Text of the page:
[I]n showing mercy to those who are sinning it is quite possible to get drawn into their sin. Thus Jude advises showing mercy in fear. One is working on the edge of the fire, so to speak. Not only are those being rescued at risk, but the rescuers are also endangering themselves. Sin is deceitful enough that those trying to help others could themselves get trapped. That is no reason not to “show mercy,” but every reason to have fear. (Davids 103-104)
1:24 Now to the one who is able to keep you from falling, and to cause you to stand, rejoicing, without blemish before his glorious presence, 1:25 to the only God our Savior through Jesus Christ our Lord, be glory, majesty, power, and authority, before all time, and now, and for all eternity. Amen.
The letter of Jude closes with a doxology. “The hope that pervades the doxology is astounding in light of the grave situation that Jude faced as he tried to extract the church from the jaws of the heretics” (G. Green 131).
When Jude spoke of God’s ability to keep believers from falling, he did not merely mean that believers might be kept from falling. The idea is that God will keep them from falling by his grace. The word for “keep” (phylaxai) is not the same term that has been used earlier in the letter (cf. tereo, vv. 1, 6, 13, 21), but the concept is the same. The promise that God will preserve believers from apostasy does not cancel out the exhortation of v. 21, “keep yourselves in God’s love.” Ultimately, however, believers obey this admonition because God will strengthen them to do so. He gives us the grace so that we desire to keep ourselves in God’s love. (Schreiner 490-491)
In this context, “falling” (ptaio) refers to apostasy, not sin in general. To stand before God means to be vindicated. The “rejoicing” is a kind of public joy. “The picture is that of a festival in the presence of God, a sea of people singing, praising, and dancing in joyous celebration in the very presence of the God they had served on earth” (Davids 111). Believers will not be without blemish because they lived perfectly in this life. Rather, they will be without blemish because of Christ’s sacrifice (Eph 1:4; 5:27; Col 1:22; 1 Thess 3:13; Heb 9:14; 1 Pet 1:19).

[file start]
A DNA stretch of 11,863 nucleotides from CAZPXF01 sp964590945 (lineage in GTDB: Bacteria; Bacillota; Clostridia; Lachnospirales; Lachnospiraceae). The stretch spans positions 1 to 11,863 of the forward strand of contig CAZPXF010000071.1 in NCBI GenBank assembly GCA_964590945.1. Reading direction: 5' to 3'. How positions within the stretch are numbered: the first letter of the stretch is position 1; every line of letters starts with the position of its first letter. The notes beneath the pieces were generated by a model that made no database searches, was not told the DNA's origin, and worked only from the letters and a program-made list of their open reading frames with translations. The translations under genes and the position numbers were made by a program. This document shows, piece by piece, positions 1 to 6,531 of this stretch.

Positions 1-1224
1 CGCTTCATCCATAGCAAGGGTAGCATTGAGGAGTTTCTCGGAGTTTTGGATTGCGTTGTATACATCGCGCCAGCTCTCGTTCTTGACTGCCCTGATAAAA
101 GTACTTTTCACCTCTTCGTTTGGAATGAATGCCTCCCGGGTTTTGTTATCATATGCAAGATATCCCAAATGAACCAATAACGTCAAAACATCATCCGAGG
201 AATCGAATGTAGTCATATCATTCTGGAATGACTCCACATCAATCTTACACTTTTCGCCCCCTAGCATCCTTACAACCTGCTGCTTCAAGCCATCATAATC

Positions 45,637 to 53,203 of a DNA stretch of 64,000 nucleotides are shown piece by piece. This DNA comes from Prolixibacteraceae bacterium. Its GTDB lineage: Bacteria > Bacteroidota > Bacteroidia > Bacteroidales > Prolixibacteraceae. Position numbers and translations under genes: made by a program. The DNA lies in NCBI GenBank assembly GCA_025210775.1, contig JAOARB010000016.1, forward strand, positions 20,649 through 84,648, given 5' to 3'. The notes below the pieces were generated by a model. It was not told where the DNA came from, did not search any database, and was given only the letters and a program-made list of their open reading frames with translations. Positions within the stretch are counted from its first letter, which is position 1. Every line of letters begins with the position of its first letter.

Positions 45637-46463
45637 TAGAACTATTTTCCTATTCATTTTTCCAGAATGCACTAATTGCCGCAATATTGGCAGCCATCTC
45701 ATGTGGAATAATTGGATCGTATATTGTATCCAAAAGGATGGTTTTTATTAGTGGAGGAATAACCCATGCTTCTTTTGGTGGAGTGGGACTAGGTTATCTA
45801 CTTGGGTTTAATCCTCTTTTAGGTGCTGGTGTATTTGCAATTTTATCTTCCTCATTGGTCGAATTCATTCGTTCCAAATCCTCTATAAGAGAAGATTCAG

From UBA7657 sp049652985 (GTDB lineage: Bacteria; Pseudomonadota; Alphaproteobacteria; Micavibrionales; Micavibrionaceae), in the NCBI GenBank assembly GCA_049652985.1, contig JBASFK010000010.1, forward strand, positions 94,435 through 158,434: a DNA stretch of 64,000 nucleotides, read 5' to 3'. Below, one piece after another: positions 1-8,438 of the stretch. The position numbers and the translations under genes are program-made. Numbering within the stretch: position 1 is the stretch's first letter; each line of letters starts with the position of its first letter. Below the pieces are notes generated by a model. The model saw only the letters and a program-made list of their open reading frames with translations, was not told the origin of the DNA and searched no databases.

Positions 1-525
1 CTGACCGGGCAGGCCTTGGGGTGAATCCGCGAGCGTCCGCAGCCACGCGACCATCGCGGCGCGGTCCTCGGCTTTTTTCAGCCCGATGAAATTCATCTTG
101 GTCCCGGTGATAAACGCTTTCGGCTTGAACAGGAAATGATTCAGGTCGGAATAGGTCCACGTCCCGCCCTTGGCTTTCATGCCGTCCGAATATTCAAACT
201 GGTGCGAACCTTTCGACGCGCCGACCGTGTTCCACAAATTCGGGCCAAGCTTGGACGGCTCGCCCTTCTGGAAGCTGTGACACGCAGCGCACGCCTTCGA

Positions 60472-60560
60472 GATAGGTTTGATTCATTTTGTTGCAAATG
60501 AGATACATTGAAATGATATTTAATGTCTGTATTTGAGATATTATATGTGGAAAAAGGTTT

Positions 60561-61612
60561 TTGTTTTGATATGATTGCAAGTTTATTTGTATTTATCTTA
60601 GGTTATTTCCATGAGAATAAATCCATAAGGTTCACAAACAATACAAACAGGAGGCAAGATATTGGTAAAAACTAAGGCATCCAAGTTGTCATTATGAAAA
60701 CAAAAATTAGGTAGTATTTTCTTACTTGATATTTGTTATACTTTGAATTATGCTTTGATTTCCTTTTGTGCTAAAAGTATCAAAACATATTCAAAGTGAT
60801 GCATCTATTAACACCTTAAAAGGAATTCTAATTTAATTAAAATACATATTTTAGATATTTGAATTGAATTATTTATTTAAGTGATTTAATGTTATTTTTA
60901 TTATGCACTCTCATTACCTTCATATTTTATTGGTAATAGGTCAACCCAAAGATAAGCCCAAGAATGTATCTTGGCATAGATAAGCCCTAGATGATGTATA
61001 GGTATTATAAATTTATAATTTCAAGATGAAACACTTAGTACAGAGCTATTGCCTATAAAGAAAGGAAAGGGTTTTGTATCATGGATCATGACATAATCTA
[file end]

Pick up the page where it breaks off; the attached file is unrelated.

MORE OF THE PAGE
The phrase “through Jesus Christ our Lord” could mean either that God is the Savior through Christ or that glory is given to God through Christ. The latter interpretation fits the meaning found in other NT passages (Rom 16:27; Heb 13:15; 1 Pet 2:5). “Glory” is the essential glory of God’s being. “Majesty” denotes his greatness and how worthy he is of honor. “Power” and “authority” indicate that God is sovereign and in control. Glory, majesty, power, and authority have always and will always belong to God.
To this the assembled church listening to this letter being read can have only one response, the response of agreement, “Amen.” “Amen” is not simply a rote liturgical response, nor the way a person indicated that a prayer or other liturgical piece was ending, but the response by which the congregation made a prayer or doxology their own. It would be equivalent to modern readers shouting, “Yes!” It ends the other doxologies to which we have referred to, and so here it ends Jude, not as something read aloud by the messenger but as a response of the congregation, affirming the honor of the God whom they served in Jesus Christ. (Davids 116)
Bauckham, Richard J. Jude, 2 Peter. Word Books, 1983.
Davids, Peter H. The Letters of 2 Peter and Jude. Kindle Edition. Wm. B. Eerdmans Publishing Co., 2006.
Green, Gene. Jude & 2 Peter. Baker Academic, 2008.
Green, Michael. 2 Peter & Jude. Wm. B. Eerdmans Publishing Company, 2007.
Schreiner, Thomas R. 1, 2 Peter, Jude. Holman Reference, 2003.